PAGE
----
Liquid extrusion analysis can be used to study pore volume distribution, hysteresis, swelling, compression, receding and advancing contact angles, surface pores, and multilayers.
The Initial Set Up
First, the pressure chamber must be thoroughly cleaned before exposing it to any test fluid. The hose should be set at a high enough level so the fluid will not flow out of the hose and into the reservoir during preparation. Fluid is initially placed in the reservoir as well as in the chamber, adding it slowly to avoid forming air bubbles.
Brand new discs should be cleaned in toluene for about two or three minutes to remove any residual oil present from its manufacture. A new steel disc should be sprayed with three coats of epoxy (paint). Discs previously coated with epoxy are sprayed only twice. Coats should be relatively light, spraying for approximately two seconds. The first one, or two in the case of a new disc, should dry for one half hour. The last coat applied before attaching the membrane should only dry for forty-five seconds.
If there is a reflective side to the membrane, that should be the side attached to the disc. If no reflective side can be discerned, either side may be used. After attachment, the disc and membrane are allowed to dry overnight on a soft surface, such as a paper towel, membrane face down, with a small (2-4 lb.) weight on top. The excess membrane hanging over the side of the disc is removed with a blunt blade, such as that of a screwdriver. Steel discs usually last for about twelve epoxy coatings. Membranes are usually changed because of age or punctures, the normal life of a membrane being two to three months if taken care of properly.
When changing membranes, the old membrane must first be scraped off the disc with a razor blade. Care must be taken that metal edges are not raised from the disc during the scraping motion. Acetone or methylene chloride is used to clean the residual paint from the disc.
Before being locked in the pressure chamber assembly, the disc and membrane must be soaked in test fluid. A soft foam is placed on pressure chamber before being primed with test fluid, adding fluid so the chamber holds a high level of fluid. The metal securing ring may need to be added to contain a level of fluid that is high enough to cover the disc. The disc is set on the foam, membrane side down, such that the disc is only half immersed in fluid.
After waiting for a few moments for the air to escape from the disc, the arrangement is then totally submerged by adding more test fluid. Again waiting a bit for air to escape, the disc is carefully taken out of the pressure chamber and quickly inverted, the whole motion lasting only a split second. The foam is then removed, and the disc is carefully placed right side up in the chamber. Air bubbles which congregate near or over the membrane and pressure chamber interface must be removed with an eyedropper.
A plastic shield should be fashioned to suspend over, but not touch, the membrane while fastening screws, etc. This will protect the membrane from damage while assembling the chamber. It is of paramount importance that the membrane must never, ever be touched. Touching the membrane will cause a micro-puncture in the membrane that will greatly affect test results. A camel's hair paint brush should be used to clean the membrane of any residual fibers from samples. Also, the paint brush can be used to remove the samples from the pressure chamber after a test has been run.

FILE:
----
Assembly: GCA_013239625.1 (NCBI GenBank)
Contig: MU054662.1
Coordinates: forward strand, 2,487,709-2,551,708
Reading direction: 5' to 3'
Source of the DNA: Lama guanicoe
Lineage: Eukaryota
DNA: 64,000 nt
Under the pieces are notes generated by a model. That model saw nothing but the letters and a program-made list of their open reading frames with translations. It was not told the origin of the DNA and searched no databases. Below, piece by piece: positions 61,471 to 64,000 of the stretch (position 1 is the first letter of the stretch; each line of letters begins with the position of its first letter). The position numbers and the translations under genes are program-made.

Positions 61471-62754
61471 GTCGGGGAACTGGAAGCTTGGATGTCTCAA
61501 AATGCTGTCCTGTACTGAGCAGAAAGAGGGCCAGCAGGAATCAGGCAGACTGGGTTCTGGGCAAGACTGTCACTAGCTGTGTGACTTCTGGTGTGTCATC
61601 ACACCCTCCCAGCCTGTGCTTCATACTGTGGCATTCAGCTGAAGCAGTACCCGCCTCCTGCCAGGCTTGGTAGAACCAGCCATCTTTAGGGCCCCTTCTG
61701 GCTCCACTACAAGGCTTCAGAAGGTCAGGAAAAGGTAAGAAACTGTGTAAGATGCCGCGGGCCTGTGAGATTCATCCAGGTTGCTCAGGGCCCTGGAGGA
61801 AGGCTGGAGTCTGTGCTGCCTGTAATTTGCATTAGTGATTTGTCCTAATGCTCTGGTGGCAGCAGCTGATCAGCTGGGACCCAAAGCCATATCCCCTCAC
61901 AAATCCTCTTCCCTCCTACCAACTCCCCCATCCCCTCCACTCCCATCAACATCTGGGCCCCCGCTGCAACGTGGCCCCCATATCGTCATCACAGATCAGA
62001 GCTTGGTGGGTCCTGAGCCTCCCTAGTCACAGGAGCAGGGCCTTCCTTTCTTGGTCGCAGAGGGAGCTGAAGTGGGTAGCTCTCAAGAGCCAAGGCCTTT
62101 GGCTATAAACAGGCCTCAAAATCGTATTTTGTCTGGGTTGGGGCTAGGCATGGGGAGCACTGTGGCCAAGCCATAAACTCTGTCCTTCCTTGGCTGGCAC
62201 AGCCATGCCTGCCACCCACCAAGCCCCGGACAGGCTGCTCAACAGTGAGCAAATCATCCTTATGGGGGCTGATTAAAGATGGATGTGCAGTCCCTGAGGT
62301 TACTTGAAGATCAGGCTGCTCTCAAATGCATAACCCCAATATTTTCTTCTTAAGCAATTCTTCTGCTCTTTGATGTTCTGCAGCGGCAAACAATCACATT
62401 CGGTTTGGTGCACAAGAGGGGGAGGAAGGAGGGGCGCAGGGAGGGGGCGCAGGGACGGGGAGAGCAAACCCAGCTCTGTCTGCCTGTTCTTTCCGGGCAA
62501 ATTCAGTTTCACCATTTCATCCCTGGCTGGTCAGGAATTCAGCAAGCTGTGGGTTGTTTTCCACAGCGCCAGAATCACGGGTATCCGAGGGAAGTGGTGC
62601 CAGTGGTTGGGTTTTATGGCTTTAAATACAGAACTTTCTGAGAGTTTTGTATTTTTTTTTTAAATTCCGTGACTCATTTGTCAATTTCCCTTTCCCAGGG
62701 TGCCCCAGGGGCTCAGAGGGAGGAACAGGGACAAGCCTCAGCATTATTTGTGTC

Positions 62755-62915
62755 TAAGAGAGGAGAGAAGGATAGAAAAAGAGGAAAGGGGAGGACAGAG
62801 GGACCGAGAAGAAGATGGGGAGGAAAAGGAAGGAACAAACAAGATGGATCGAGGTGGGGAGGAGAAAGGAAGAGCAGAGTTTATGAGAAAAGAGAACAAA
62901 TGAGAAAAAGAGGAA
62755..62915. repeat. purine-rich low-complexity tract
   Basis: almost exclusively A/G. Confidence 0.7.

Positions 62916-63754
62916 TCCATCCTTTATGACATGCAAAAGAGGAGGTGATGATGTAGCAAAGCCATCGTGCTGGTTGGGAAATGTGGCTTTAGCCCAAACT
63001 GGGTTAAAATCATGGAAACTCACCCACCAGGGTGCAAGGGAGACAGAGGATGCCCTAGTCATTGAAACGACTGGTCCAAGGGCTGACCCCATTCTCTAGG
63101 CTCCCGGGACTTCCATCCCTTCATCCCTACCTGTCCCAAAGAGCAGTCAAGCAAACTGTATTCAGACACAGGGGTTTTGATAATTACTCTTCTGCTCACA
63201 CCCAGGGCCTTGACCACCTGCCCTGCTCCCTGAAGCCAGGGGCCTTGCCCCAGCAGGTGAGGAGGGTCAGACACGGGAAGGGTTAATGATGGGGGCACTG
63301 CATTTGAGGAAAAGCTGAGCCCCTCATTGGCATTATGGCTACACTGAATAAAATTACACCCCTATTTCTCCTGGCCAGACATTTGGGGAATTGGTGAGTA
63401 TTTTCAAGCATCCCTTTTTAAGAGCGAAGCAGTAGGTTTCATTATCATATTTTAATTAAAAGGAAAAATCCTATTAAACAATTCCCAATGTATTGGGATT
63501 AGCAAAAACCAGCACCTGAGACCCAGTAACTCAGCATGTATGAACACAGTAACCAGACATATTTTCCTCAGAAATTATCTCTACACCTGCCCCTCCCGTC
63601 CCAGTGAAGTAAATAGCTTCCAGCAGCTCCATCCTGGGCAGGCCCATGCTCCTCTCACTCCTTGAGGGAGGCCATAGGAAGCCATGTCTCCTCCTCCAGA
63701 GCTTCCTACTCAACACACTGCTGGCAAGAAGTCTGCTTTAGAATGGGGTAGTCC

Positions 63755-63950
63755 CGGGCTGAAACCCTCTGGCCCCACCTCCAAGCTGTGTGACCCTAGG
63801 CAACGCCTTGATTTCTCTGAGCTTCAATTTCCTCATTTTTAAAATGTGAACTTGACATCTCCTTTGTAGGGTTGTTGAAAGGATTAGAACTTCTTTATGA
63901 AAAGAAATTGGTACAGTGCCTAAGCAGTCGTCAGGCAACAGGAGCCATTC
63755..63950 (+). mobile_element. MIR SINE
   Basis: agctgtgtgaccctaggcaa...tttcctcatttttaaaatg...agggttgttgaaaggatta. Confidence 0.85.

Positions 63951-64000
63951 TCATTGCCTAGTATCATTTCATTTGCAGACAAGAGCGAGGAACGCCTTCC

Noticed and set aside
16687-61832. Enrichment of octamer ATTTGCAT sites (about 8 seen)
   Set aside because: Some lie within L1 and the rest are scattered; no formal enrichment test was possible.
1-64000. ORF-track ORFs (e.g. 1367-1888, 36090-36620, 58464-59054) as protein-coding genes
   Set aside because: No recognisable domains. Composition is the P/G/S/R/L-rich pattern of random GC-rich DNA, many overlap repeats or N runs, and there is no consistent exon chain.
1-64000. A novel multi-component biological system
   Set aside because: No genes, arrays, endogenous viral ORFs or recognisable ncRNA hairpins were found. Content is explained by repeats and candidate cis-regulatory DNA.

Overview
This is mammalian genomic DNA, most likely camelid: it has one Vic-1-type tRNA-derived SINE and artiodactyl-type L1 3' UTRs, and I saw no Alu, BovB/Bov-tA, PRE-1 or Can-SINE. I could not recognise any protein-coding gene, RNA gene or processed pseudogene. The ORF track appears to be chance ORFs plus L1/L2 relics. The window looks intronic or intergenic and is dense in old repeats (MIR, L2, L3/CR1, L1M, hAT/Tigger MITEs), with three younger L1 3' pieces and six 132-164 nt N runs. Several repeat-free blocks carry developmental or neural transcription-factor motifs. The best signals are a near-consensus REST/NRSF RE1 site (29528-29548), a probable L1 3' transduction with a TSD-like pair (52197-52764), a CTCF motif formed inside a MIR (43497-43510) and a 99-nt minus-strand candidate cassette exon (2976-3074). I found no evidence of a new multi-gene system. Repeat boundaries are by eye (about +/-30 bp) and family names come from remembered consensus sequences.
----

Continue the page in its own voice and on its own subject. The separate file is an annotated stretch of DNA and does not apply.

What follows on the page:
Priming the system, or gaining suction between the pressure chamber and reservoir, should be done carefully and without the help of any artificial pressures. The level of the glass tubing is simply lowered until the fluid starts to flow towards the opening where the tubing is attached to the reservoir over the balance. Right after fluid starts to emerge from the opening, the glass tubing is placed in the reservoir, below the surface of the fluid. It can then be securely clamped down. There should be no air caught between the opening of the tube and the reservoir. Any air bubbles floating in the reservoir must be removed by using an eyedropper. Any air bubbles caught in the tubing must also be removed by raising and lowering the tubing, forcing the air bubbles to the pressure chamber and out the leveling cylinder.
Next, the excess fluid remaining from soaking the disc should be removed from the pressure chamber. This is done by opening the valve that drains fluid from the most outboard groove of the pressure chamber. After the disc and membrane are in place with the level of fluid in the pressure chamber below that of the membrane, the o-ring and then the metal securing ring are carefully placed on top of the disc.
The top surface of the metal securing ring must be wiped clean of test fluid. Otherwise test fluid can enter the inside of the pressure chamber and affect test results. Fluid which enters the screw holes of the metal securing ring while soaking the disc must be removed with an eyedropper. Some residual test fluid in the groove around the pressure chamber is beneficial since it prevents condensation on the inside of the pressure chamber. Once all is set, the level of the pressure chamber is adjusted so that the level of the meniscus in the leveling cylinder is exactly even with its opening, and equilibrium is then awaited. When it is approximately reached, the screw can be put into the leveling cylinder.